In addition to the analyses performed by Buckland and Taylor, Caltrans commissioned Lawrence Livermore National Laboratory to perform an independent study of the structure both with and without the proposed retrofit measures in place. The final report, which was published in June 1999, concludes that the retrofit appears to be appropriate even for earthquake ground motions including near-field displacement pulses, which were not considered in the original analyses. 
As a result of the retrofit, the continuous, stiffened deck has four lateral reaction points: two new massive abutments anchored by large-diameter, cast-in-drilled-hole piles. The two towers are strengthened and anchored to rock with tie-down anchors within the towers. The arch ribs are laterally supported at their crowns by new shear keys that link them to the reinforced deck.   The expensive retrofit, completed in November 2000, still left the bridge officially classified as "functionally obsolete" because at 24 feet (7.3 m) in width, the bridge is less than the 32 feet (9.8 m) standard required of newly built bridges. 
The bridge is 714 feet (218 m) in total length, 24 feet (7.3 m) wide, with 260 feet (79 m) of clearance below, and has a main span of 360 feet (110 m), which places 50% of the total roadbed above the arch.  The arch ribs are five feet thick at the deck and nine feet thick at the springing line, where they join the towers at their base. The arches are four and one-half feet wide.  The bridge was designed to support more than six times its intended load. 
The two large, vertical buttresses or supporting pillars on either side of the arch, while aesthetically pleasing, are functionally unnecessary. Engineers of later arch bridges such as the Frederick W. Panhorst Bridge omitted them from the design.  The Rocky Creek Bridge and the Malpaso Creek Bridge to the north are also open-spandrel arch bridges built of reinforced concrete.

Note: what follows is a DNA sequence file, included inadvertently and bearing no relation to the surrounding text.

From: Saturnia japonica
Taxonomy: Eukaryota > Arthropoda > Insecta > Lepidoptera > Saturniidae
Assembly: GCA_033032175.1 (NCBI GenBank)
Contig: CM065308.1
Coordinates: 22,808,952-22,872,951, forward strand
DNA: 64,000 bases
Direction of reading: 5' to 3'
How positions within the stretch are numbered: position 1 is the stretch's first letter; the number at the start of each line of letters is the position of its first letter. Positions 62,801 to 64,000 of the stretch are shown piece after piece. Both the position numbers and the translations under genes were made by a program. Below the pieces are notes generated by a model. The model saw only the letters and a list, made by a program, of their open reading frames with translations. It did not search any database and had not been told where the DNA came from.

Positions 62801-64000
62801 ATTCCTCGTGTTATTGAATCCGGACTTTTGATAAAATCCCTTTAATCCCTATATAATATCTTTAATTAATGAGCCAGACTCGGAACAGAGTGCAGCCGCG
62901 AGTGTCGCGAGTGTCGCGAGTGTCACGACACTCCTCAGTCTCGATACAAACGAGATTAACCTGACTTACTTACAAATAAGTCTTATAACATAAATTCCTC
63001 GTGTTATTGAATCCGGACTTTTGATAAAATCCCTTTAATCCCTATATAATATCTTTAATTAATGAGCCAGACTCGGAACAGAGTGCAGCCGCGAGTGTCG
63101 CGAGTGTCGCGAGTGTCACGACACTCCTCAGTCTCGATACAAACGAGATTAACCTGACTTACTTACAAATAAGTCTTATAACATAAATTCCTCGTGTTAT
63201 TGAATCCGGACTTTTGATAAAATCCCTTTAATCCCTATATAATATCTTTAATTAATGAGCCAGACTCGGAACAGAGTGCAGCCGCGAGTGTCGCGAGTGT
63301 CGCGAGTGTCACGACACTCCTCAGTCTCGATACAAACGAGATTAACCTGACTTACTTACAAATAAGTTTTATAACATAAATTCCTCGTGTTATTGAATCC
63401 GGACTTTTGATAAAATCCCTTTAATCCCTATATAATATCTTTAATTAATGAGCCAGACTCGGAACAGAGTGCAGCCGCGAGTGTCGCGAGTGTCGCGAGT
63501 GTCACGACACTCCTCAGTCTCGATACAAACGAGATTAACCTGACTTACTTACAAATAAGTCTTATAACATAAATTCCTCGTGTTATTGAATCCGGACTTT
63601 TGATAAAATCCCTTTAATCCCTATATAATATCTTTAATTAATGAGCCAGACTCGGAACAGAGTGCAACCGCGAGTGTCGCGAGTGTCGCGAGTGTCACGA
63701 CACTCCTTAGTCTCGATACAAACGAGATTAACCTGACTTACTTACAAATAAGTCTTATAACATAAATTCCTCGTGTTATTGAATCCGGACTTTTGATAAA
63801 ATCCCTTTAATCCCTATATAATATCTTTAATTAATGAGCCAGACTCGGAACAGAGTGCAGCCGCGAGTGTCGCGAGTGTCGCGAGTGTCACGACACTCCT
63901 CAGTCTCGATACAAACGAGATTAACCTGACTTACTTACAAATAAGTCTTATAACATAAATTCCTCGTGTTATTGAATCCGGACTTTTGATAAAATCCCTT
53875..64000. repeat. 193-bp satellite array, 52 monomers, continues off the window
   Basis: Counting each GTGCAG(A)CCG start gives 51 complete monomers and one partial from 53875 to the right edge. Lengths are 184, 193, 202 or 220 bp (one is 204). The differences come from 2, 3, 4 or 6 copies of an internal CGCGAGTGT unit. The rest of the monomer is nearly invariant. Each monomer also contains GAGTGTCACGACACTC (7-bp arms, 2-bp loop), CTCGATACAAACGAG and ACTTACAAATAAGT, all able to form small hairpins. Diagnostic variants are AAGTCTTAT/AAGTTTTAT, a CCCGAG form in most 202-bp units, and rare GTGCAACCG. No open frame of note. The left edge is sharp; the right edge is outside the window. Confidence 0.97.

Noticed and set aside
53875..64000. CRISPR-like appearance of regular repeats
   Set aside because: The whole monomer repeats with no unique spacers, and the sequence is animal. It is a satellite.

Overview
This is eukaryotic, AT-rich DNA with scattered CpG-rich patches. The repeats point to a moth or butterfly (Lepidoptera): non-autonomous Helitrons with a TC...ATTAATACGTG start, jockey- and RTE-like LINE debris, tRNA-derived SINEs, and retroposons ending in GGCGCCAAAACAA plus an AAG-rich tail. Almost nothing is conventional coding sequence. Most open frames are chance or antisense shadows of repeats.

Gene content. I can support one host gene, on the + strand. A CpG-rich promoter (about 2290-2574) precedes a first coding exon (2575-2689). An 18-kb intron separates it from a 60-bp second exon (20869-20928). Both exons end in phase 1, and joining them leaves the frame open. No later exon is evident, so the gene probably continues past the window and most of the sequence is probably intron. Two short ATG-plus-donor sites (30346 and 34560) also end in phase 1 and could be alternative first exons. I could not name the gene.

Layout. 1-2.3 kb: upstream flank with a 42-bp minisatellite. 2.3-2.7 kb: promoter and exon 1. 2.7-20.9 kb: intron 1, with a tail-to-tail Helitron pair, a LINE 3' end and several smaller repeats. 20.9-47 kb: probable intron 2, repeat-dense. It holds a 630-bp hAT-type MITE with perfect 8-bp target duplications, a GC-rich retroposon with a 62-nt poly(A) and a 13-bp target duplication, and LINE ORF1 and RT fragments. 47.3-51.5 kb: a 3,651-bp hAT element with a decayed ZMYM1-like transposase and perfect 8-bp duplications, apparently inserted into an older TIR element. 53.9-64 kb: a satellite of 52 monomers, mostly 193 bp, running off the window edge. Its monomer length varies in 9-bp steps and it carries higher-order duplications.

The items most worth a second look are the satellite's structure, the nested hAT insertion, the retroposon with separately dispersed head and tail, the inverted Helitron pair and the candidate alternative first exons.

The bridge is "one of the most photographed features on the West Coast"  due to its pleasing aesthetic design  and because of its location along the scenic Central Coast of California. "It is arguably the most photographed stretch of the entire Big Sur Coast, on postcards, TV ads, everywhere," according to Debra Geiler, project manager for the Trust for Public Land. "It's the gateway to Big Sur and the interior has never been logged. The land is pristine." Zad Leavy, former executive director of the Big Sur Land Trust, described the land as "...the most spectacular meeting of ocean and land in the entire United States." 
The bridge was commemorated in an Express mail stamp issued on February 3, 2010. The United States Postal Service introduced a $18.30 definitive stamp designed by Carl T. Herrman of North Las Vegas, Nevada. The stamp features a color digital illustration of Bixby Creek Bridge in California, by Dan Cosgrove of Clarendon Hills, Illinois. 
On January 20, 2016, two base jumpers died when they landed near the surf and drowned. Officials only figured out the two were missing on January 23 after their rental car was found abandoned near the bridge. Video recovered from a helmet cam worn by one of the victims revealed how they died. Mary Catherine Connell landed safely on the small beach but was overwhelmed by waves. BASE jumping instructor Rami Kajala saw her overtaken by waves and unsuccessfully attempted to rescue her.  Kajala's body was found more than two weeks later.  Connell's body was never recovered. 
BIXBY CREEK BRIDGE INFORMATION